Chris Froome and the Team Sky principal, Dave Brailsford, presented a united and defiant front as the four‑times Tour de France winner raced for the first time since his failed drugs test last year became public knowledge.
Froome was warmly received by crowds gathered on a palm-tree lined road in Granada, southern Spain, to witness a solid start to the Ruta del Sol, his debut race in a season during which controversy promises to reign. The 32-year-old rider insisted he will compete at the Giro d’Italia and the Tour de France – where public reaction may be tepid or worse – even if his anti‑doping case, which has rumbled on for almost five months, remains unresolved.
“Let’s hope it doesn’t come to that but I’m still allowed to race now and I don’t see why not,” Froome said.
The first stage of the Ruta del Sol contains repeated, lung-busting climbs over almost 200km heading inland from the Costa del Sol but the biggest examination of Froome occurred earlier, outside the Team Sky bus. In a dusty car park in Mijas, 200 metres from the race start, Froome delivered a steely eyed promise that he would prove his doubters wrong. He and a team of lawyers are constructing a case to prove there is a legitimate reason a urine sample given during the Vuelta a España last September indicated double the permitted amount of the asthma drug salbutamol.
“I know I haven’t done anything wrong and I intend to show that,” Froome, who suffers from asthma, said. The Guardian and the French newspaper Le Monde revealed the failed test in December and Froome admitted he would have preferred the adverse finding had remained a private matter while protestations were made.
“There are a lot of other athletes and riders who have been through this process and I’m not asking for the benefit of the doubt here,” he said. “I’m just asking for a fair process, to be treated the same as other people.”
At the Tour de France in 2015, Froome endured torrid abuse and even had a cup of urine thrown at him by a spectator. There had been suggestions this adverse test would escalate the abuse but a shout of “stay safe, Chris” from a crowd of well-wishers as he made his way to warm up set the tone for the day. Crowds of children, some wearing replica Team Sky Lycra, gathered round him at the finish and he duly signed autographs.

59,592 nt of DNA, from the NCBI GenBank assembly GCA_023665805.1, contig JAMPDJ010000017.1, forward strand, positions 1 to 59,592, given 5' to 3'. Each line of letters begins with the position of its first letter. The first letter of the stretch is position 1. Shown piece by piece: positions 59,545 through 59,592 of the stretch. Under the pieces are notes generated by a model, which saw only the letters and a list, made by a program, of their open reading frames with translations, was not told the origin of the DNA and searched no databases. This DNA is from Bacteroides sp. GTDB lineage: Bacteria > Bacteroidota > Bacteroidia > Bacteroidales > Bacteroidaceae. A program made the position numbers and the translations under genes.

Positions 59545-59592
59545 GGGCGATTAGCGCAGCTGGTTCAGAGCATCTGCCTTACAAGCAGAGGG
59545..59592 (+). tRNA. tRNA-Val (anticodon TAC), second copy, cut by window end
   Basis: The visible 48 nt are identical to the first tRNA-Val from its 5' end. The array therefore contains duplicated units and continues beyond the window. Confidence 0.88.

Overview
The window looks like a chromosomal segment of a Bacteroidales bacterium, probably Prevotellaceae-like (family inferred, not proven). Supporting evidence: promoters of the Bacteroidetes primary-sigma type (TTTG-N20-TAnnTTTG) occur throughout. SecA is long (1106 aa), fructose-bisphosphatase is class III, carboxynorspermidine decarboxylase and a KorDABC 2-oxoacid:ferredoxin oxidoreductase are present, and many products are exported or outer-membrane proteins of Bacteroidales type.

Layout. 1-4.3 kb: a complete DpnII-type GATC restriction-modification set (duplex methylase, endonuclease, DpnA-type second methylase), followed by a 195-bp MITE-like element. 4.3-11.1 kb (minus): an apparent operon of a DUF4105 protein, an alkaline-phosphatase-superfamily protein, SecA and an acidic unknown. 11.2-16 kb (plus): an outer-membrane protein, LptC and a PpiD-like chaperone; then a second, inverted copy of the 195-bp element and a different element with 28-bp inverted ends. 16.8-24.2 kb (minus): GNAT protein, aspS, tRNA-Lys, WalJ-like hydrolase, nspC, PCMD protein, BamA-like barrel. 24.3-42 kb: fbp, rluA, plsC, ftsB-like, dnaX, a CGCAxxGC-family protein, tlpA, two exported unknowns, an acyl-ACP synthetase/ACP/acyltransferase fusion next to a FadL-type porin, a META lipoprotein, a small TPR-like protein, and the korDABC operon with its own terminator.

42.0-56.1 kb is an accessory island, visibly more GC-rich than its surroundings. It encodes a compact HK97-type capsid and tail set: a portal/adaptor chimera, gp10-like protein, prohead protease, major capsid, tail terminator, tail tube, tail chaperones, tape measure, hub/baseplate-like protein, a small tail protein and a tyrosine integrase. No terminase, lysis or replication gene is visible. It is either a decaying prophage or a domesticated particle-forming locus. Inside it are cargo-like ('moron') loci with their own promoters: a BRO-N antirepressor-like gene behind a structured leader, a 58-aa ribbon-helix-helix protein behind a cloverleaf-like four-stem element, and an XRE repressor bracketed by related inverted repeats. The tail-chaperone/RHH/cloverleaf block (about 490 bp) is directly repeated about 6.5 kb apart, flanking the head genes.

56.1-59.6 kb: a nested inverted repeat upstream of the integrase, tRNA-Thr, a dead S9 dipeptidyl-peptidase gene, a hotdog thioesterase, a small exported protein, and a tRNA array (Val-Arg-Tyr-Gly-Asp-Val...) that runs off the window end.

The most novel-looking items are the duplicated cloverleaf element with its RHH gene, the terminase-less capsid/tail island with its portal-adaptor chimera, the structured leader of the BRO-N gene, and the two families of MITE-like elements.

Froome took advantage of hours in the saddle to talk to members of the peloton about his failed test and why he chose to ride here, including a lengthy period riding alongside the Spaniard Mikel Landa, one of his biggest rivals. “It’s the first time I’ve seen a lot of guys since before this all happened,” he said, “so it’s great to catch up with people in person and amazing to see how much support there is out there. It’s really quite touching.”
Brailsford declined to comment on whether Froome or Team Sky were footing the legal bill but was bullish in his support of the team’s star rider. He also dismissed the suggestion from David Lappartient, president of the UCI, cycling’s governing body, that the team should have immediately suspended Froome.
“Nobody’s denying it’s a challenging situation but equally I think it’s only fair at this point that everybody abides by the process, and the process totally allows him to race in this situation and that’s what we’re doing,” Brailsford said.
“I’m not going to go into great detail about it, but 100% we’re behind him and 100% backing him.
“We’ve got full knowledge of the situation and we’re working closely to resolve the situation. The violation itself is all about the number of puffs [Froome took on his inhaler], it’s not about the urine. Has he taken more than 16 puffs in that allowable period? No, no. I’m confident he didn’t break the rules – 100% confident.”
The reputations of both Froome and Team Sky now hinge on whether they are able to satisfy UCI, the sport’s governing body, of this.